The environmental and anti-war movement share a common heritage, as seen in the title of the international organisation, Greenpeace. Cold War anxiety about the very real threat of nuclear obliteration became conflated with antipathy to nuclear power.
The oil shocks of the 1970s led to a partial re-think. France embarked on an ambitious plan to build a fleet of domestic nuclear power stations that would reduce its strategic dependence on oil from volatile regions. Today, it has 56 operational power stations that produce over 70 per cent of its domestic electricity. You have likely never heard the name of any French nuclear power station, as they are well run and remarkably uncontroversial.
Half a century later, the shock of a major war in Europe has once again thrown the spotlight on energy security. Germany’s rash decision to scrap its nuclear power plants has increased its worrying dependence on Russian gas imports.
Politically, the green movement has been the most consistent opponent of nuclear energy. There are signs this monolithic approach may be changing. In Finland, where 30 per cent of its electricity is from nuclear, the Green Party in 2020 modified its blanket opposition to nuclear power. It is now offering conditional support for so-called small modular reactors. This is an emerging technology with a good safety profile and are expected to be far quicker to deploy than traditional large nuclear power plants.
Ireland’s plans to build a nuclear plant at Carnsore Point in Wexford in the late 1970s were scuppered by a strong anti-nuclear protest movement led by activists and musicians such as Christy Moore. As a result of this pyrrhic victory, the giant coal-burning plant at Moneypoint was commissioned instead.
The Electricity Regulation Act, 1999 went a step further and prohibited the production of electricity for the Irish national grid by nuclear fission. Despite this bizarre ban, Ireland now imports nuclear power via the interconnector to Britain, and this will increase when the French interconnector becomes active.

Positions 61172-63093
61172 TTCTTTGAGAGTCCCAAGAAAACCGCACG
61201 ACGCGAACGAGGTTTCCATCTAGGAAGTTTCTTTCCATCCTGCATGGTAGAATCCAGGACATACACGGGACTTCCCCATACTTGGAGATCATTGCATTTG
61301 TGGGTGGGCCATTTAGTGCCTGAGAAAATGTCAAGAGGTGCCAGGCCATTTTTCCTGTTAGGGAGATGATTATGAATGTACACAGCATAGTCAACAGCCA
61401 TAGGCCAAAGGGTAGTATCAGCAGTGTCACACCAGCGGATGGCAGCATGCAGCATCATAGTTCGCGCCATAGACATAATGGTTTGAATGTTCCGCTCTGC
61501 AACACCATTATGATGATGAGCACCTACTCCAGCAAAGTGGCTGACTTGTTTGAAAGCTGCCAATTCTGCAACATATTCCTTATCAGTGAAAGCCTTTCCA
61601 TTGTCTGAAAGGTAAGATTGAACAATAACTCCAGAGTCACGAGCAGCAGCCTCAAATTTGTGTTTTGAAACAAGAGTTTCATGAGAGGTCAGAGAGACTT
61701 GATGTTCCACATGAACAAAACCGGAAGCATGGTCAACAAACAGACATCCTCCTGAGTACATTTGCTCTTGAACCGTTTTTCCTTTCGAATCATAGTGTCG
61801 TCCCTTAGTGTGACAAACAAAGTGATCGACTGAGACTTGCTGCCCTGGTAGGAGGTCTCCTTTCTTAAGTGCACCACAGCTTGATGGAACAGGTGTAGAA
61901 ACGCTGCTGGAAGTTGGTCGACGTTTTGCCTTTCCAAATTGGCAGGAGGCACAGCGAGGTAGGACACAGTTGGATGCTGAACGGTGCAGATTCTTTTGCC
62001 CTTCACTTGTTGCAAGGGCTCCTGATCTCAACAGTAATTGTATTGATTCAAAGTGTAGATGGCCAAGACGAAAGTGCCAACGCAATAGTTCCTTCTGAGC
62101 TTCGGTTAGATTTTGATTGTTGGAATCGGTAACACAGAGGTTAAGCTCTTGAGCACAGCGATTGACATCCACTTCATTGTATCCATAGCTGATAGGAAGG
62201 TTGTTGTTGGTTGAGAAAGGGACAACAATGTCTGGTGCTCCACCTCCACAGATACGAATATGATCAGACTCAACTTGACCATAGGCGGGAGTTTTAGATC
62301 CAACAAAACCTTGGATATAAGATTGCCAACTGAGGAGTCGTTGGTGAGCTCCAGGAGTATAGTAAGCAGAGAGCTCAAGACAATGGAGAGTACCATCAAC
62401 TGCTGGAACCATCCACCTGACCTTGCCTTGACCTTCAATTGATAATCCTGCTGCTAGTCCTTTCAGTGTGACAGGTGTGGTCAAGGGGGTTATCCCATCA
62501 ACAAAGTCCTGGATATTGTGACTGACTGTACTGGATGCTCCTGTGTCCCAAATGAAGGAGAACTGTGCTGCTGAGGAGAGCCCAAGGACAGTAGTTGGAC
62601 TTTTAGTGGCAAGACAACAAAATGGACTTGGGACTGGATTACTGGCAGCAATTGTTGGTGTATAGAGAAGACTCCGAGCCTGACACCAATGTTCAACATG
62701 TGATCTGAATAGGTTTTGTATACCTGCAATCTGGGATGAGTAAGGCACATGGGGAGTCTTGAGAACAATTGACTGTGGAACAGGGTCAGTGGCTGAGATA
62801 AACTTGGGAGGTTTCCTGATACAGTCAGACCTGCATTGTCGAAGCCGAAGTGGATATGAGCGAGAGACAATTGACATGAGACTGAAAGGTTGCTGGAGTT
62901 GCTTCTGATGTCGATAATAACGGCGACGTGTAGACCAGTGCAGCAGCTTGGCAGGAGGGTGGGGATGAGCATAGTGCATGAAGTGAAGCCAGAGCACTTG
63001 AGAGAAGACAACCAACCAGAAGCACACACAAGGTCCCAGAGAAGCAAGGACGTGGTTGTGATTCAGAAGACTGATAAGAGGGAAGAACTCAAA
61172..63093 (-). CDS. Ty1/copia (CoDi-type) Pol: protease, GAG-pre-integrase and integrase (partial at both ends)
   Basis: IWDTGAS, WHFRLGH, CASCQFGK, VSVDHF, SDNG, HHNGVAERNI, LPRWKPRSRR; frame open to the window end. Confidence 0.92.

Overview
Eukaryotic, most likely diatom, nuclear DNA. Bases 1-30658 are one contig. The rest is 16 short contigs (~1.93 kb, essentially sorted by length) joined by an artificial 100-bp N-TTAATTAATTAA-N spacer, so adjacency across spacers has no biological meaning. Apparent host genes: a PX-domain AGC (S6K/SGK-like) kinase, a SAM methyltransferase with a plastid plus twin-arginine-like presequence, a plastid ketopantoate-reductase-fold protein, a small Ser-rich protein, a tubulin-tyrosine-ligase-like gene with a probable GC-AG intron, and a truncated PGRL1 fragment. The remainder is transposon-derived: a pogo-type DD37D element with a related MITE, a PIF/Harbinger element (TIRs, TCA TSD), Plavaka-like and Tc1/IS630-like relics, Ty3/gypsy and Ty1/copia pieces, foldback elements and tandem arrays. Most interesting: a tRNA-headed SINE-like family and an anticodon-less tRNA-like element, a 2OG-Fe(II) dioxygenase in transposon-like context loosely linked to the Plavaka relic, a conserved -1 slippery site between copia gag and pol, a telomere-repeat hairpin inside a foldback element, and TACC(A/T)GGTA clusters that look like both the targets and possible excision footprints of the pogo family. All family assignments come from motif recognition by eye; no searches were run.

Ireland has ambitious plans to both expand and simultaneously decarbonise electricity production to cater for an upsurge in heat pumps, electric vehicles and data centres in the decade ahead. Offshore wind holds out huge promise, but a grid with a large percentage of renewables still needs to be balanced by an “always-on” energy source.
For a truly zero-carbon grid, the final 20 per cent or so of “baseload” energy could be provided via one or more smaller nuclear power stations, and these would have the added benefit of improving our indigenous energy security. Ireland’s first commercial solar farm was recently opened and it now harvests energy from nuclear fusion in the sun.
Imagined fear of the nuclear power bogeyman has in recent weeks given way to fears of being captive to real-life bogeymen like Putin. South Korea has recently dropped plans to phase out its nuclear plants, while US president Joe Biden has earmarked $6 billion in new funding to extend the life of existing plants facing closure.
In an ideal world, we could achieve all our total energy needs purely from renewables, but in the real world, this is impossible. Given the overwhelming gravity of the climate emergency, we need to set aside our prejudices and preconceptions and do an honest, rigorous assessment of all available clean energy solutions. And yes, that includes nuclear.